Free Campgrounds for Grey Nomads
There’s an interesting dichotomy in the world of caravanning and camping. At the same time as caravan parks and campsites are investing huge money to add facilities and improve the experiences they offer, caravan builders are making caravans that don’t need any of the facilities being funded.
Just about every caravan to roll off an Australian production line is capable of ‘free camping’ in Australia for at least a night or two. That is, setting up in a campsite that’s devoid of any notable facilities (like a powered site or a toilet block, or even a café!), except for its desirable location. And it goes without saying; they cost nothing to stay at.
For many grey nomads, it’s a way to simplify the experience or find out-of-the-way places. For others, it’s a way to stretch the budget so they can travel longer (or at all), see more things.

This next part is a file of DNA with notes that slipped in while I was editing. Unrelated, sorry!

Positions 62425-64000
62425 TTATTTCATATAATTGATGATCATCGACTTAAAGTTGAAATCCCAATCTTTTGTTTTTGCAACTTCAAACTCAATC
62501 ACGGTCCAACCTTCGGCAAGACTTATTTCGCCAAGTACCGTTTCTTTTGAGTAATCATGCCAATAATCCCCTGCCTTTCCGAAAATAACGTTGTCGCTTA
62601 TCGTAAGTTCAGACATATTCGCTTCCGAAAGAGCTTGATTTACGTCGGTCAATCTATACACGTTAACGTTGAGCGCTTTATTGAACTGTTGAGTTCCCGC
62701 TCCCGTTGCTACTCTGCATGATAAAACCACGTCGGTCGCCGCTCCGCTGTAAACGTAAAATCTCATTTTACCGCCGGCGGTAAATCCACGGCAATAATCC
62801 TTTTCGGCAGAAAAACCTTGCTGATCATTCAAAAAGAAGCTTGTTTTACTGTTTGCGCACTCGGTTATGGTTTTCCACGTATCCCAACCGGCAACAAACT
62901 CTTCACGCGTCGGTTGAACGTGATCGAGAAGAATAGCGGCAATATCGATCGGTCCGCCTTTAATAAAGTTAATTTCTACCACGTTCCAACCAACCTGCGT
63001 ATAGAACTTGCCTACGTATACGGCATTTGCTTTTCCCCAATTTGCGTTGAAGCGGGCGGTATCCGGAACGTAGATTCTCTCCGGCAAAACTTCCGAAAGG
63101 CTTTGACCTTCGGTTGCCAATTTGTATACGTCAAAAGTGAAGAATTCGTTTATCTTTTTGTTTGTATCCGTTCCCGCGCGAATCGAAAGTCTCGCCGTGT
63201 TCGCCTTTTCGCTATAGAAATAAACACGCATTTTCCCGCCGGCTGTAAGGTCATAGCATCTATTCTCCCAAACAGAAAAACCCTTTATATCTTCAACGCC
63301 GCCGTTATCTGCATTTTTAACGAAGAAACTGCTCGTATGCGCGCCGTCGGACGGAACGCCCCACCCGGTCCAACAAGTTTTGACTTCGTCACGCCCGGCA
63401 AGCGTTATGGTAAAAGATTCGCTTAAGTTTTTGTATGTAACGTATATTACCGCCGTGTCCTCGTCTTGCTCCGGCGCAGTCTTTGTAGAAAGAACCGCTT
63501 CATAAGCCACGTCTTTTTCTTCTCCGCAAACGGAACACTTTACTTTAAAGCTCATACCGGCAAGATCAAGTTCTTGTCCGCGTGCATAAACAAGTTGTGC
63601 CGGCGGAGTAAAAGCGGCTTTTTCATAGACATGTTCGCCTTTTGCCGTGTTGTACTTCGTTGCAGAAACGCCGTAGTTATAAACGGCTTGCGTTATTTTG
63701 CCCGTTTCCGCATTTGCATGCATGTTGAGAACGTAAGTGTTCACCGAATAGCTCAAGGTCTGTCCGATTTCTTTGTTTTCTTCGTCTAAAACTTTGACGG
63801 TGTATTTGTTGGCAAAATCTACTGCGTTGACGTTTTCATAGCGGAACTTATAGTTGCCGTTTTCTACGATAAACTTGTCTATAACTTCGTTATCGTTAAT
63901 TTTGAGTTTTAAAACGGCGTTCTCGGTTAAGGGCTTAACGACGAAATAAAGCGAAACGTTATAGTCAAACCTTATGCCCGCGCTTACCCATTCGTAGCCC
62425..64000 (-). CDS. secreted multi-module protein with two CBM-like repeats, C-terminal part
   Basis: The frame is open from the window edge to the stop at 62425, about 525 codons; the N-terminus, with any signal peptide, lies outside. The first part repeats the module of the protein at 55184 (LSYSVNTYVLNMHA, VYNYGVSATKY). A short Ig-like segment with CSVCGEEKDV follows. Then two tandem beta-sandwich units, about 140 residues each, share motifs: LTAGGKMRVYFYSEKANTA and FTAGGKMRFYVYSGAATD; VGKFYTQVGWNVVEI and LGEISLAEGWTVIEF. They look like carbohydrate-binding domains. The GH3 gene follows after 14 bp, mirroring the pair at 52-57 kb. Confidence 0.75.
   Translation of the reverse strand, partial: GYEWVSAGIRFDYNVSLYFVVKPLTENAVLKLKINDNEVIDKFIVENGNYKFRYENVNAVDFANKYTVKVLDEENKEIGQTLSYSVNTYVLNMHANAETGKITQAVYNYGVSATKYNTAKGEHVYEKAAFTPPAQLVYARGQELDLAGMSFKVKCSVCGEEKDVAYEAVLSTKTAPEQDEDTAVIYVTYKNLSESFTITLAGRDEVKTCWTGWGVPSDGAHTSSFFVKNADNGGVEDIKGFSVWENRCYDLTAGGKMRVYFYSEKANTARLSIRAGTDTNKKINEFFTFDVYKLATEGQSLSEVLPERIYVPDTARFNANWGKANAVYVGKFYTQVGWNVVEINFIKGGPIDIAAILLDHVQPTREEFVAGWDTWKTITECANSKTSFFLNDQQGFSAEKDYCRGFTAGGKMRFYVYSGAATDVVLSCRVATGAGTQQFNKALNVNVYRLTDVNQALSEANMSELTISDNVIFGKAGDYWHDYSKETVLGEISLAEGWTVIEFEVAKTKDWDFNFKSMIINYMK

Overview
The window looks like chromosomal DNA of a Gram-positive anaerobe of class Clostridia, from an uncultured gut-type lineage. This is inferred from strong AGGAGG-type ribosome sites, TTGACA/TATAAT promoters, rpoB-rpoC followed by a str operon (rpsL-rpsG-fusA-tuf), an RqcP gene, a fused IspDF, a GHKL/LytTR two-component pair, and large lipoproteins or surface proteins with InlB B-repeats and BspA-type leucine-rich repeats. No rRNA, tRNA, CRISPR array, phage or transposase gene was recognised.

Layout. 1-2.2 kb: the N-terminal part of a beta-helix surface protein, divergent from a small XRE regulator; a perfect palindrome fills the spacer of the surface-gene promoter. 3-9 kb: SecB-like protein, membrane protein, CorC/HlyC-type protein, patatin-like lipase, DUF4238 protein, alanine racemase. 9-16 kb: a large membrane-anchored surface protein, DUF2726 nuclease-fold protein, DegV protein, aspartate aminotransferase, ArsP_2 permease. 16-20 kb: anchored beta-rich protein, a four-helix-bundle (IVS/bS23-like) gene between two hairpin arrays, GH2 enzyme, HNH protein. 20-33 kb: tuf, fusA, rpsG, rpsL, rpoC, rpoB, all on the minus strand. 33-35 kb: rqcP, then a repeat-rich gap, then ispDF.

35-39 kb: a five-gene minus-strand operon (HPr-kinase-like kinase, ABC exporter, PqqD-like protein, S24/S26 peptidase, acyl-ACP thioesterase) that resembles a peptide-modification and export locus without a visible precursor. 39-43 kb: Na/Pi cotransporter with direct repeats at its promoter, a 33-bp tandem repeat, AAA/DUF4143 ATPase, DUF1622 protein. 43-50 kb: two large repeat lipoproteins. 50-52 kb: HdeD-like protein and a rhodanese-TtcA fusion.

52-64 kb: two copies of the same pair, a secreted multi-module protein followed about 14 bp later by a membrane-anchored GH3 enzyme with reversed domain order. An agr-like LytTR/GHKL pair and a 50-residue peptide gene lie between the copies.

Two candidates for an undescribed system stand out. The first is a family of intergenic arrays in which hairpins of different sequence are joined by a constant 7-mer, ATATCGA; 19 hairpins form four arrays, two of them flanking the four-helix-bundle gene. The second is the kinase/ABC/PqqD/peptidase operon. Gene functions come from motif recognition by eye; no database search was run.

In Australia, paid campsites and caravan parks can cost anywhere between $5 to $70 a night, so there are considerable savings to be made by staying somewhere free.
There are free campsites all over Australia, even surrounding most capital cities, if you’re prepared to deal with some traffic noise. The condition varies, of course.
Some of Australia’s best campsites don’t cost a cent, while some are so poorly maintained or in such inappropriate places that the $70 caravan park down the road is worth every cent.
Read More: Top 7 Australian-made camper trailers
In general, camping in Australia is exceptionally safe, and that extends to free campsites. Most of the ones worth visiting are well-known, and some can be exceptionally busy. On the whole, though, the camps I mentioned herein are usually quiet, very pretty and close to great things to do.